When, as shown in FIG. 3B, the dimension of an image sensor 100 in the scanning direction is a, the dimension of an image sensor 100 in the longitudinal direction of pixel is b, the interval between image sensors 100 in the scanning direction is a′, and the interval between image sensors 100 in the longitudinal direction of pixel is b′, a=0 and b=0 in the example shown in FIG. 3A.

In the example shown in FIG. 3B, a<a′ and b<b′. In the example shown in FIG. 3C, a<a′ and b=b′. In the example shown in FIG. 3D, a=a′ and b<b′.

The image sensor to be used may be a CCD, which is a two-dimensional area sensor, or an electron multiplication area sensor. From the viewpoint of a sensor structure, a front illuminated image sensor, a back illuminated image sensor, or an anti-blooming image sensor may be used. When an area sensor is used, it acquires an image optically and inspects the inspection target for defects and the like by means of image processing or the like while the detector or the stage on which the inspection target is mounted is moved for scanning and stopped upon image acquisition.

FIG. 4 shows a typical detector configuration in which image sensors having different spectral sensitivities are arranged in a lattice pattern to form a plurality of lines within the defect inspection apparatus according to the present invention. The detector 12 includes two different image sensor arrangements. One is for wavelength A and the other is for wavelength B. In the wavelength A arrangement, image sensors 101 highly sensitive to wavelength A are arranged in a lattice pattern with no gaps between them in both the scanning direction and the longitudinal direction of pixel. In the wavelength B arrangement, image sensors 102 highly sensitive to wavelength B are arranged with no gaps between them in both the scanning direction and the longitudinal direction of pixel.

The above configuration makes it possible to provide a detector that is highly sensitive to different wavelengths (wavelengths A and B) and can be used with an inspection apparatus to perform high-speed inspection.

Although the present embodiment assumes that the image sensors are arranged for two different wavelengths (wavelengths A and B), the image sensors may be arranged for three or more different wavelengths. Further, the image sensors 101, 102 may be arranged with gaps between them or in an overlapping manner as indicated in FIGS. 2A-2D and 3A-3D.

FIGS. 5A to 5C show typical configurations of the image processing units for use with the defect inspection apparatus according to the present invention. The image processing units 13 may be configured on a one-to-one basis with respect to the image sensors 100 as shown in FIG. 15A, on a one-to-N basis with respect to the image sensors 100 as shown in FIG. 15B, or on an N-to-one basis with respect to the image sensors 100 as shown in FIG. 15C. The image processing units 13-1, 13-2, 13-3, . . . parallel process signals output from the plurality of image sensors 100.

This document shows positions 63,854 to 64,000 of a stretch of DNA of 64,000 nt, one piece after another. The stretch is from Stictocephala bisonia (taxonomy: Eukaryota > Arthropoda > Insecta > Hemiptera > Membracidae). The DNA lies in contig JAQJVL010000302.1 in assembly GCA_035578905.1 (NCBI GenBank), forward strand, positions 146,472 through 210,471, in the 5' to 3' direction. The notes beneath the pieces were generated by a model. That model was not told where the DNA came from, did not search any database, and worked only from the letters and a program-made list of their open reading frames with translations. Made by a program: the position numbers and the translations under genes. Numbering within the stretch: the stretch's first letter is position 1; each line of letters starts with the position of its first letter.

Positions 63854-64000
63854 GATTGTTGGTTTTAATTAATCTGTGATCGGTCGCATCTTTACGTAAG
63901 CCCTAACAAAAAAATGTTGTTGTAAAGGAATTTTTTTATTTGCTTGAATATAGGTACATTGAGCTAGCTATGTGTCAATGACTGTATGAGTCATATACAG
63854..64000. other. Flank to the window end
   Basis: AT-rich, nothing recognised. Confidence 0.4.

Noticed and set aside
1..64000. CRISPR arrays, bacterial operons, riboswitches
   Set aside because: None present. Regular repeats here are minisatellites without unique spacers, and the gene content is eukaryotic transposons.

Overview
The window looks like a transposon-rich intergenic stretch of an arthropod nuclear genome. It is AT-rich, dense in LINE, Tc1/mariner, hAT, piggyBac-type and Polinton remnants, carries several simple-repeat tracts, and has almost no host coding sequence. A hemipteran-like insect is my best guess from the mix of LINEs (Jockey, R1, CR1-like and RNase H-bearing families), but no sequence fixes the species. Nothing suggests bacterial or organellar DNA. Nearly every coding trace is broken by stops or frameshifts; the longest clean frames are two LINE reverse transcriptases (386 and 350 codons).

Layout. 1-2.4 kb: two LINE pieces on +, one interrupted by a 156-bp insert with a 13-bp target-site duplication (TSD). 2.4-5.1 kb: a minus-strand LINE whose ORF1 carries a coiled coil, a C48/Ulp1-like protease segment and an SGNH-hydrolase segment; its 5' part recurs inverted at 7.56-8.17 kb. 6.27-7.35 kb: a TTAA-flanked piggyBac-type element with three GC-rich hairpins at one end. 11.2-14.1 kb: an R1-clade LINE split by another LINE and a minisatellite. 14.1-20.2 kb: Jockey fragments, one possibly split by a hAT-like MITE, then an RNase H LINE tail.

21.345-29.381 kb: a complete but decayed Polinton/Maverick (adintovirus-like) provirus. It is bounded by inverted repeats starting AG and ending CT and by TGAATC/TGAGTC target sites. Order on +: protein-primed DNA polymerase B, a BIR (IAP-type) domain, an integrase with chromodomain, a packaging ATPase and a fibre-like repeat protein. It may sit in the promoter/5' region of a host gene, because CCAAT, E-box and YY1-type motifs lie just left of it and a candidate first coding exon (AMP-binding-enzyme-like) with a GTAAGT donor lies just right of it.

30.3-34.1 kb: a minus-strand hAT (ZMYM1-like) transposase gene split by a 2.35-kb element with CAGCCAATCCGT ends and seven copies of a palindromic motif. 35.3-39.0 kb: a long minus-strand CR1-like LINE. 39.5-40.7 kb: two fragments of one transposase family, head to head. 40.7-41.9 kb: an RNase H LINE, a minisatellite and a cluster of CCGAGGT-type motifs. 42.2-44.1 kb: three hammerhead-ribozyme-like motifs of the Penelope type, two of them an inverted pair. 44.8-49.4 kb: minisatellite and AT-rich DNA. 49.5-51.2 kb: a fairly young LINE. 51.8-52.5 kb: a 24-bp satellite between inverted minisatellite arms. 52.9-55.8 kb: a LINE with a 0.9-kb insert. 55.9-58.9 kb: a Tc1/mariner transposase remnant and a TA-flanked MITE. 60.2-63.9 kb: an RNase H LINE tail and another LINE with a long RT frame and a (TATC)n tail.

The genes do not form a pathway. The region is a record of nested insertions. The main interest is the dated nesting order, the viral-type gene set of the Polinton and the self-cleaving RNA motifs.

In the examples shown in FIGS. 5A to 5C, the image processing units 13-1, 13-2, 13-3, . . . may be interconnected in a manner not shown and used to perform an overlap process. In the example shown in FIG. 5A, for instance, image processing units 13-1 and 13-2 may be connected with a signal line to perform a synthesis process on an overlapping region of two image sensors 100 or perform a process, for instance, for selecting an output from either of the two image sensors 100.

FIGS. 6A and 6B show typical detector configurations in which image sensors having different sensitivities are arranged to form a plurality of lines within the defect inspection apparatus according to the present invention. As shown in FIG. 6 a, the detector 12 includes two different image sensor arrangements. One is for high sensitivity and the other is for low sensitivity. In the high-sensitivity arrangement, an image sensor 103 having high sensitivity is used. In the low-sensitivity arrangement, an image sensor 104 having low sensitivity is used. This makes it possible to perform inspection over a wide dynamic range with one scan (inspection). Consequently, it is possible to provide an inspection apparatus that is capable of determining a wide variety of defect sizes in a situation where the inspection apparatus determines the sizes of defects detected by an image processing unit.

Alternatively, the image sensors having different sensitivities may be arranged as shown in FIG. 6B. More specifically, image sensors 103 and image sensors 104, which differ in sensitivity, may be arranged in a lattice pattern with no gaps between them in both the scanning direction and the longitudinal direction of pixel. The image sensors 103, 104 may also be arranged with gaps between them or in an overlapping manner as shown in FIGS. 2A-2D and 3A-3D.

Although the present embodiment assumes that image sensors having two different sensitivities are arranged, image sensors having three or more different sensitivities may alternatively be used. Further, the image sensor arrangements having different sensitivities may be accomplished by using the same image sensors and adjusting the amplifier gain or electron multiplier gain or by using image sensors having different sensitivities.